3. Operational:Think about where you are in the buying cycle — has the train left the station. Having the situation awareness.

Step 4Validation solution (Technical validation)

In this stage, the purpose is to lock out competition during the technical evaluation process. Who is more qualified to define buying criteria — you or the prospect? Define or be defined.

The following is the different type of technical validation events:

  1. freemium/premium — introduce product to jumpstart user. Use quick value without investing many resources + time.
  2. RFI/RFP — narrow down competitive field
  3. Demo — this is the comprehensive includes customer’s data, supports value proposition, avoids lengthy POC or competitive benchmark
  4. Proof of concept — two to three day test drive, two to four week extensive POC
  5. Pilot — aims for success, for transition to production

Positioning during validation:

  1. What’s comparative (what the competition has)
  2. What’s differentiated (what the competitor doesn’t have)

Here’s really the time to set traps:

  1. Know prospect’s environment
  2. Know the competition and solution
  3. Map technical criteria + use cases to identify business value
  4. Demonstrate differentiators + functionality your competitors can’t

Define/influence the buying criteria (using help from customer success team, product management team):

  1. Customer seed requirements document (This is the beginning of a PRD)
  2. RFI/RFP/RFQ — questions + answers (Needs to know what the gaps are)
  3. Technical validation POC plan (This is the beginning of a customer success/deployment plan)

The crush all POCs (CAP) methodology:

  1. Qualification: qualify at all levels: will a successful technical validation create a sale? Define the success criteria towards proprietary + comparative advantages, Develop + agree on technical validation event
  2. Preparation: assemble technical, sales, and customer success team + prepare materials, develop customizations + technical preparation, conduct multiple dry runs
  3. Execution: conduct technical validation activities at customer site, leverage internal SMEs when + where appropriate
  4. Follow through: provide and deliver written presentation and summary to evaluation team, answer any open issues or questions
  5. Continuous improvement: conduct internal post-morterm, change process from learnings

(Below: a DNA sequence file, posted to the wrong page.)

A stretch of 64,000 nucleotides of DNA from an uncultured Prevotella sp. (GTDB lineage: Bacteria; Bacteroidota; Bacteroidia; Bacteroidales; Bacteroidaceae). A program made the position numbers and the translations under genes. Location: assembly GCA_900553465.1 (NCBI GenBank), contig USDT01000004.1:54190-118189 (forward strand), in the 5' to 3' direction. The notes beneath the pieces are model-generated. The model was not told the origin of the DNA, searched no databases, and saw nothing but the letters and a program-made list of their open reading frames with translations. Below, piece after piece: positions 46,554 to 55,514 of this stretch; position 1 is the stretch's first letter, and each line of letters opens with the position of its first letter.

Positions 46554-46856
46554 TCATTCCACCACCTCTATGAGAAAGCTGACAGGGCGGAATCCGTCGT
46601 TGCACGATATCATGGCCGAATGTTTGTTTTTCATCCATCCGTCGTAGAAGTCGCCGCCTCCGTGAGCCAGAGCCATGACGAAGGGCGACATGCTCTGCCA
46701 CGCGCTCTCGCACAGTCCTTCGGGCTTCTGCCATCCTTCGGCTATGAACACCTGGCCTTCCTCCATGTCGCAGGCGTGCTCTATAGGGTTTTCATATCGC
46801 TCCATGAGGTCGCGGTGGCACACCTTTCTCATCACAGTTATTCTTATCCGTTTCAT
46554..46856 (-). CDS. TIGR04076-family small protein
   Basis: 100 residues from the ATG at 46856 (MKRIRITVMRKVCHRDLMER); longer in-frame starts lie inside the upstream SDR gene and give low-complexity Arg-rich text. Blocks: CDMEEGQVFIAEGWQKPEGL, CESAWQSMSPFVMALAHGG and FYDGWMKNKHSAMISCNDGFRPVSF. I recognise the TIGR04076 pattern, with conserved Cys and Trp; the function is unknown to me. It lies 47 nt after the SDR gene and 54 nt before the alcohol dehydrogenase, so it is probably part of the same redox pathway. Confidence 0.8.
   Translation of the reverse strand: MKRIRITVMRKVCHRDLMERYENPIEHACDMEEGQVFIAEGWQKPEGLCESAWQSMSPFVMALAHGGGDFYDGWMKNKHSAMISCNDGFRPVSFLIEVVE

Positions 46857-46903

“The technical validation event is provide clarity on answers for why you and why now”

Create ROI/POV for the customers directly.

Understand your deliverables during the technical validation event:

  1. Hard dollars: reducing costs, mitigate risk
  2. Soft dollars: augment revenue

Create confidence: These ROI/POV for customers can create confidence in the evaluating team and other teams.

The ROI/POV should be very granular and very detailed.

ROI and business case outcomes: there should have base case, conservative case and aggressive case.

Components of the ROI worksheet:

  1. Direct benefits
  2. Reduce costs
  3. Augment revenue and mitigate risks

Step 5 Proposal Stage

Proposal templates + quote tools

Components of proposals:

  1. Quote with terms
  2. License descriptions
  3. Statement of work
  4. Tech validation + ROI results
  5. Software license agreement
  6. Support and/or services agreement

The purpose is also to create options for the customers — three options presented to the buyer. If options aren’t given, it would create frictions. The customers are usually thinking long term when making an explicit ask.

Revisit the account plans often.

Deal review process:

  1. Sales management
  2. Customer success
  3. Sales engineering and marketing
  4. Finance
  5. Legal
  6. ROI/business case development

The components of the deal review: account plan + competitive strategy

  1. Structure
  2. Strategy
  3. Options
  4. Quote + terms
  5. License description
  6. SOW
  7. Business Case
  8. Marketing risk

The full video is linked here: https://a16z.com/2017/01/03/field-sales-go-to-market-mark-cranney/